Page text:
“Cardinal and Gold: The Oral History of USC Football” by Steve Delsohn
Football (American), college, history, USC
August 16, 2016
4 of 5 stars (very good)
As one of college football’s more glamorous programs, the University of Southern California (USC) Trojans have had a storied history, especially in the last 40 years. That era of USC football is captured through the stories of many men who coached and played for the Trojans in this book by journalist Steve Delsohn.
Through many interviews and thorough research, Delsohn captures the spirt of the USC program in which the Trojans rose to prominence under coach John McKay in the 1970’s and was able to maintain that standard of excellence for the most part over the next 40 years. Of course there were some down seasons and a few coaches such as Lane Kiffin and Larry Smith were fired.
The interviews are interspersed in each chapter that covers one or two seasons of football that are not just game recaps but also recollections of the stories behind the games as well. No matter which season or decade is being discussed, the stories from the players make the book very entertaining and worth the time to read. It is also interesting to see some of the interviewees dispute some of the stories that were reported by the press and widely believed to be the truth.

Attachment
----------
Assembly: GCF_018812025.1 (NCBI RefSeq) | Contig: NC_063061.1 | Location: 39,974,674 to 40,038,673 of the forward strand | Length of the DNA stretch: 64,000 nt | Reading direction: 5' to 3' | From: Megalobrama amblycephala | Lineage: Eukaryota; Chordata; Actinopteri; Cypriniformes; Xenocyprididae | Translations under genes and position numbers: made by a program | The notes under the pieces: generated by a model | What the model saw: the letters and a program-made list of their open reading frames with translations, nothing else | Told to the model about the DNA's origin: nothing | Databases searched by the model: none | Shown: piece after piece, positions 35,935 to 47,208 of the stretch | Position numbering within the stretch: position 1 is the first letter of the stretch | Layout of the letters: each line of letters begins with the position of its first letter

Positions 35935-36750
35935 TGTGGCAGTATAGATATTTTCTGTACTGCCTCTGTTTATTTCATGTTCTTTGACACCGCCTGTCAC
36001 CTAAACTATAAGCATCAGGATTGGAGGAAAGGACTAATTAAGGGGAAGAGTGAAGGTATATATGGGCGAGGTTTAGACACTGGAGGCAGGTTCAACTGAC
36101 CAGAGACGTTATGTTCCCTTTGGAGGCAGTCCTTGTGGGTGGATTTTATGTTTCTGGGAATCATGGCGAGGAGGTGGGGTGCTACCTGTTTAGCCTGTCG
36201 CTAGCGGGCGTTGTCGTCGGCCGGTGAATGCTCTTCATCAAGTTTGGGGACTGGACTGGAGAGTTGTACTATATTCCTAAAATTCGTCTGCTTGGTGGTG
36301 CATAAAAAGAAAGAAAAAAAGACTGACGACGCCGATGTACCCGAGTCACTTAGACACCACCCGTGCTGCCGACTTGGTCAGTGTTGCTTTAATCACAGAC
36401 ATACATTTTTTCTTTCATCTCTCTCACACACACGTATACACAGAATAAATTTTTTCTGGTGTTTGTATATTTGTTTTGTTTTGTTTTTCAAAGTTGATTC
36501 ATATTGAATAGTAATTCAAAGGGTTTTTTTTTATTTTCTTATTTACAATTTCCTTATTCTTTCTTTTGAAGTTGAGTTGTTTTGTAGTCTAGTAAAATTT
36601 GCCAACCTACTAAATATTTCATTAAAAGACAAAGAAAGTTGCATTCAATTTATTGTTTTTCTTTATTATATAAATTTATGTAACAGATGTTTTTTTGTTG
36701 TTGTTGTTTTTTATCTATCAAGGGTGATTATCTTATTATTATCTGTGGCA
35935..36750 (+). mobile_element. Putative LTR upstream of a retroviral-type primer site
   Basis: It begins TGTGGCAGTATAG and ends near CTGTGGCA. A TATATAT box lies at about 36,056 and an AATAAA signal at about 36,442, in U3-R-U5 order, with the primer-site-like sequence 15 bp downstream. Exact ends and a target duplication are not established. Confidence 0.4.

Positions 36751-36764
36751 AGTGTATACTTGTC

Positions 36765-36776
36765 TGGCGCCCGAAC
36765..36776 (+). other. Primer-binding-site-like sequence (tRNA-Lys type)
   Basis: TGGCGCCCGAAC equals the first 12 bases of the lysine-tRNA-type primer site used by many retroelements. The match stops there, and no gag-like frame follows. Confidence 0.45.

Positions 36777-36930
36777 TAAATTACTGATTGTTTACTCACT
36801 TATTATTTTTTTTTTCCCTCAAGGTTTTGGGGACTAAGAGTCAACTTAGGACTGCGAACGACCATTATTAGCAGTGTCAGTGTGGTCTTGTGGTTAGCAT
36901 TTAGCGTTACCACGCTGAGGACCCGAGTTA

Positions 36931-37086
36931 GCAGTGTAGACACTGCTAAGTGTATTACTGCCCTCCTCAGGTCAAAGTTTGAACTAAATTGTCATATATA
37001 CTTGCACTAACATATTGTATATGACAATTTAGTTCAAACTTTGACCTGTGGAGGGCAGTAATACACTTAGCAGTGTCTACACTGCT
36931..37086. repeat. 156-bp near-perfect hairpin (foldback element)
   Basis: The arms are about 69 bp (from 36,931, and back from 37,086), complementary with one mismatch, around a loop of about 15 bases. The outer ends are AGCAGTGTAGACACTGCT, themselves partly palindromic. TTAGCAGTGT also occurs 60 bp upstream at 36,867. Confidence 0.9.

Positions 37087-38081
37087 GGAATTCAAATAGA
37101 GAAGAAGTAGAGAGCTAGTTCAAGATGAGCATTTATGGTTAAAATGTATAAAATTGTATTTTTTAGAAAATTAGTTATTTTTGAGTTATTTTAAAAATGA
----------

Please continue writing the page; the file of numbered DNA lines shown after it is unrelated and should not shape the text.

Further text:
One example of a good story from a player being interviewed came in the discussion about quarterback Matt Leinert returning to USC for the 2005 season. It was widely thought that Leinert would declare for the NFL draft, but he decided to play his senior year at USC. The common belief was that Leinert just wanted to show his loyalty to USC but teammate Petros Papadakis disputed that, stating that Leinert was coming off two surgeries. I felt the animation in Papadakis’ account just reading that interview – one can only imagine what it was like to actually sit in that room.
This is just one example of the many stories and interviews that make the book a fun read for USC fans. However, since the program has always been one that has a large national following and because of this, Delsohn’s book is one that many college football fans will enjoy, even if they don’t follow the USC program closely.
I wish to thank Crown Publishing for providing a copy of the book via NetGalley in exchange for an honest review.
Book Format Read: